Mrs E's Afronics
Needed, African and Afro-American Studies
There is a "need for (Afronics: Essence of the Afro American & African Experience)" the African Experience can be summed up as from the time thre first African arrived in the Virginia Colony in 1619 to the present date. We don't know if this African was a slave or Indentured ServantsThe African American experience has been express theough Black History, Literature,, Blues, Spirituals, Gospel , Hip Hop, and Classical Music
Where did these African slaves Come From? Africa to be sure, but contrary to what most of us were taught, and what we learned from Tarzen Movies, Africa is a Continent not a Country (see:The Complete Concise History of The Slave Trade .Countries involved were Senegal, Sierra Leone, Congo, Angola, Nigeria
According to Anthropologist, Mankind and Civilizations originated out of Africa.The history of Africa begins with the first emergence of Homo sapiens in East Africa, continuing into its modern present as a patchwork of diverse and politically developing nation states. (Currently 50+ Country States).
Historians Continually seek to document the journey of a People and Culture of the African Diaspora transplanted, primarily by the Slave trade thru out the world. The viewpoint that Africans enslaved Africans is misleading in this is tends treat the "Continent of Africa" as a single Country. This allows the Reader scholar, to subtly call into question the humanity of all Africans.
Where did the first Trans-Atlantic slaves come from? At the beginning of the 1600s, slaves for the Trans-Atlantic slave trade were sourced in Senegambia and the Windward Coast. This region had had a long history of providing slaves for the Islamic Trans-Saharan Trade. Around 1650 The Kingdom of the Kongo, which the Portuguese had ties with, started exporting slaves. The focus of the Trans-Atlantic slave trade moved to here and neighbouring northern Angola (grouped together on the table and map as west-central Africa).
Kongo and Angola would continue to be substantial exporters of slaves until the nineteenth century. Senegambia would provide a steady trickle of slaves through the centuries, but never on the same scale as the other regions of Africa.
Increasing penetration into the Americas by the Portuguese created more demand for labour in Brazil--primarily for farming and mining. Slave-based economies quickly spread to The Caribbean:and the southern portion of what is today the United States, where Dutch traders brought the first African Slaves in 1619. These areas all developed an insatiable demand for slaves.
As European nations grew more powerful, especially Portugal , Spain, France, Great Britain , and Netherlands,, they began vying for control of the African slave trade, with little effect on the local African and Arab trading. Great Britain's existing colonies in the Lesser Antilles and their effective naval control of the Mid Atlantic forced other countries to abandon their enterprises due to inefficiency in cost. The English crown provided a charter giving the Royal African Company ...monopoly over the African slave routes until 1712.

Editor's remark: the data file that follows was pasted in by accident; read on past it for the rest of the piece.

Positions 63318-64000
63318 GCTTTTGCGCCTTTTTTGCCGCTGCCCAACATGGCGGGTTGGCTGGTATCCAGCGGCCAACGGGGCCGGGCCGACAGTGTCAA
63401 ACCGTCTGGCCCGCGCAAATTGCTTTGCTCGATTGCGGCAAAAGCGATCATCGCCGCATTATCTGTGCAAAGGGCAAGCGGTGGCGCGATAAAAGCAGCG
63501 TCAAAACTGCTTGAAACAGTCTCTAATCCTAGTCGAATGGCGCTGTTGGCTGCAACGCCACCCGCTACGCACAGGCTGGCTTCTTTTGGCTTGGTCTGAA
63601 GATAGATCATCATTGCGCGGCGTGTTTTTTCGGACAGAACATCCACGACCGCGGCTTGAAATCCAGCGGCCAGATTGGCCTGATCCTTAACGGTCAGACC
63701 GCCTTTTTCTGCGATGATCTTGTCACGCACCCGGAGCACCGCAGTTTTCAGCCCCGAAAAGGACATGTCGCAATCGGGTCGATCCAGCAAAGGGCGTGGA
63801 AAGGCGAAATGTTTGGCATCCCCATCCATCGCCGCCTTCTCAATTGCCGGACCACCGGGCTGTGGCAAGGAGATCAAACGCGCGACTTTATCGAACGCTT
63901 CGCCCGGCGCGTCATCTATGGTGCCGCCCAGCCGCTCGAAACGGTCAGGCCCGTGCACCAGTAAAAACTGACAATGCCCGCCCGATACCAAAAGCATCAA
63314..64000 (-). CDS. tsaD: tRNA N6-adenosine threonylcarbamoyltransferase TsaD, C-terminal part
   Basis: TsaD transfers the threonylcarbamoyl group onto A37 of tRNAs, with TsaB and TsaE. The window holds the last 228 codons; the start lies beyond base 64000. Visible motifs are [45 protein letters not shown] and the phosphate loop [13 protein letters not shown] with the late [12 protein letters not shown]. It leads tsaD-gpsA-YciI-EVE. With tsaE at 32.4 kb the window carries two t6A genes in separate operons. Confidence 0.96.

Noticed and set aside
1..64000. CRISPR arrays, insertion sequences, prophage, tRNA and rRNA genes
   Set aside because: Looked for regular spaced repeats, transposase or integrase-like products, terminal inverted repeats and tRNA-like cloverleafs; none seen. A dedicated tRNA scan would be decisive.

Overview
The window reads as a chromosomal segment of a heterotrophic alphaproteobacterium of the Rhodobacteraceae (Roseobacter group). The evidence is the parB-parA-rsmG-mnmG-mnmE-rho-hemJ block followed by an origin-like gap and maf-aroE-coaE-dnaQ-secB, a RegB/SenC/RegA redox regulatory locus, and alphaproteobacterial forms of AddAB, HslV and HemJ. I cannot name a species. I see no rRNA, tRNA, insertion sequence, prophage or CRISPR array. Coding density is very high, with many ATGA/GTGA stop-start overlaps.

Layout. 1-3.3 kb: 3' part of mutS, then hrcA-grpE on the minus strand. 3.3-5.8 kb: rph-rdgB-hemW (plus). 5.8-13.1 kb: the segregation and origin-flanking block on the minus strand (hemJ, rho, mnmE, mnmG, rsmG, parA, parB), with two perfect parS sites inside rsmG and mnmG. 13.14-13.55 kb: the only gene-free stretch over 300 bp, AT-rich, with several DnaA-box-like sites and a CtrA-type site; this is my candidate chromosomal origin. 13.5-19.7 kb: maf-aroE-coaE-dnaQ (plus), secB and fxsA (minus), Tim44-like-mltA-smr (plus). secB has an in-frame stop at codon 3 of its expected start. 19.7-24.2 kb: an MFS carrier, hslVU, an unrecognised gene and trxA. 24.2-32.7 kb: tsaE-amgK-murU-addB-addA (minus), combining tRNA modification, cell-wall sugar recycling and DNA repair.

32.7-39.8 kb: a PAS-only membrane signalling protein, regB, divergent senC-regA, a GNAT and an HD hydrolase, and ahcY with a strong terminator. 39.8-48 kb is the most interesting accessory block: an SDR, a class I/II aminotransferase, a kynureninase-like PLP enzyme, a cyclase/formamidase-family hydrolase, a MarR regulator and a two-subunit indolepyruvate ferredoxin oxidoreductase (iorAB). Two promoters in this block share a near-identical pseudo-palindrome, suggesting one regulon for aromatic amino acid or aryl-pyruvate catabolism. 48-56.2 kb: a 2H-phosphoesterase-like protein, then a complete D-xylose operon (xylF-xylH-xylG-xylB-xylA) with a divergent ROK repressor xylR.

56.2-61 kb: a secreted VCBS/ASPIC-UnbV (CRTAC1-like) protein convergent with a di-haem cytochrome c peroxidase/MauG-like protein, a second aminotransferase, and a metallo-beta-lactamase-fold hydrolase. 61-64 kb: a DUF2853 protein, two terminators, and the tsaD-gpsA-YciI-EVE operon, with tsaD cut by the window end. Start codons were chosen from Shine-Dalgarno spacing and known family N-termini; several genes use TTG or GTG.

Mrs. E's Afronics is a work in progress, searching for a wide range of Academic Resources documenting the existence and depth of African/African American Culture, past, present and future. We chose Amazon.com as our Source for Black History, Literature. Blues, Spirituals, Gospel, Hip Hop, Classical and Jazz pages, we appreciate your feedback.
Africa Studies for all 54 Nations on the Continent of Africa. These links are automatically updated by Amazon.com
African American Studies curriculum:
A sample curriculum for African American Studies,
This is Mrs E's Collectibles selection of Black History and African American Literature best sellers from Amazon.com We encourage you to " Bookmark " and visit Mrs. E's Collectibles often to see what exciting and interested new books and Authors we have added
There is a "need for African and Afro-American Studies" because, Many Historians and Scholars (i.e. Lerone Bennett, JR.) have Documented our African Heritage from West Africa before we were taken "Hostage" and brought to the Americas and Caribbean, as Slave labor, thru Reconstruction, the Jim Crow ere, the Civil Rights turmoil, to the present time..
There is a "need for African and Afro-American Studies" because, Having its origins in the slave narratives and the folktales transmitted orally during that period, the literature of the African American has been rich and varied. Beginning with the first published work of fiction Clotel: Or, The President's Daughter: A Narrative of Slave Life in the United States (Bedford Cultural Editions) in 1853, continuing under the influence of W.E.B. Du Bois during the first part of this century, and reaching a flowering during the Harlem Renaissance, major contributions have been made to American literature. Today African American writers , such as Toni Morrison, Alex Haley, and Maya Angelou are recognized as among the most significant and popular authors in this country